The Tragedy of Inequality: Henrik Ibsen's "A Doll House- as Tragedy.
A critic by the name of Dorothea Krook treats A Doll House as a tragedy because it has what she takes to be the four universal elements of the genre: the act of shame or horror, consequent intense suffering, a consequent increase in knowledge, and, finally, a reaffirmation of the value of life. If these are indeed the universal elements of tragedy, then I must agree with her assessment for I detect the occurrence of each of these four elements in the play. .
The act of shame or horror in the play is Nora's "shameful- act of forgery and chronic deceit and her consequent horror when Helmer explains to her the degenerate nature of the chronic liar. Ironically, Helmer lectures her on the evil and degenerate nature of a man like Krogstad, who, like Nora, has committed forgery: "I literally feel physically revolted when I'm anywhere near such a person,"" says Helmer, and tells her how "that kind of atmosphere infects the whole life of a home,"" especially the children (DiYanni 1072). Nora's reaction is overt, contributing to the irony of the scene; elements of dialogue and character business reveal her horror and shame: When the children ask to come in and play with her, Nora exclaims, "No, no, no, don't let them come in to me!- indicating that she does not wish to "pollute- them with her shameful presence. Note that she is "pale with terror- when she states, "Hurt my children "! Poison my home?- indicating that the thought of her actions polluting her family and home horrifies her (1072).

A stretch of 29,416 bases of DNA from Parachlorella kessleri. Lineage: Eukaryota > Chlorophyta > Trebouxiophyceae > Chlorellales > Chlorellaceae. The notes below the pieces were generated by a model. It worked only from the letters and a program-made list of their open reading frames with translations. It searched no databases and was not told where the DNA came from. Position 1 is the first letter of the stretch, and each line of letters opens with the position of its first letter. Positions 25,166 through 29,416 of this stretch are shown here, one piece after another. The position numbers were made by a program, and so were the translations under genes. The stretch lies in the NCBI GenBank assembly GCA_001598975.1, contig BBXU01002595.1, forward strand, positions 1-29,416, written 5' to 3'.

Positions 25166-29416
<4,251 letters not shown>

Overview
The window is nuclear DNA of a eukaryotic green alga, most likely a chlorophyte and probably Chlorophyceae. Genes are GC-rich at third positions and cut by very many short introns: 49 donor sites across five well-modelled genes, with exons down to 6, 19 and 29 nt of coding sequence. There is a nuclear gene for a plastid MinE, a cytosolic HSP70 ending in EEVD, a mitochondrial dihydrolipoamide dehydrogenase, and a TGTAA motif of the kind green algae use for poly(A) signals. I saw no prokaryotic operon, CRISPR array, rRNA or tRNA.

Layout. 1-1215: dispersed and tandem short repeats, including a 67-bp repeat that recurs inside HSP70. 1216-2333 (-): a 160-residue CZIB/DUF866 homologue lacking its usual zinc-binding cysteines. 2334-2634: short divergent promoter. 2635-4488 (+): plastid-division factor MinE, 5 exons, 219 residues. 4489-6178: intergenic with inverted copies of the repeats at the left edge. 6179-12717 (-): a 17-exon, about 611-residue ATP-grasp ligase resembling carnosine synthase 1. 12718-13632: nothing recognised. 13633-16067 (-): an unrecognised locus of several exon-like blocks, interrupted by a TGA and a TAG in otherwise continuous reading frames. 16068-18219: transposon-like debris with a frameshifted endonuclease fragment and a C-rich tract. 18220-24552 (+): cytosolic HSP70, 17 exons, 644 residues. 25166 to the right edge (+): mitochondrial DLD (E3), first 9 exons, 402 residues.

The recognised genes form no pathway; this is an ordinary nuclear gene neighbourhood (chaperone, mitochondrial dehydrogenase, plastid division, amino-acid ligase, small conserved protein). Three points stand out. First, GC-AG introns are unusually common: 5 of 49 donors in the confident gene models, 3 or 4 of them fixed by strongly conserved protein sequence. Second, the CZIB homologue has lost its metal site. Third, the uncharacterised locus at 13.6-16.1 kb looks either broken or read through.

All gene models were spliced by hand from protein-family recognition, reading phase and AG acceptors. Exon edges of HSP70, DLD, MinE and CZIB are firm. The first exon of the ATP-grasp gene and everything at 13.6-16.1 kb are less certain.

As we have seen above, the shame and horror of Nora's actions cause her to experience intense suffering; indeed, it even leads her to contemplate suicide. Helmer, too, suffers as a consequence of this "shameful- act; for it is because of this act and its repercussions that Nora becomes aware of the true nature of her relationship with Helmer and, consequently, leaves him.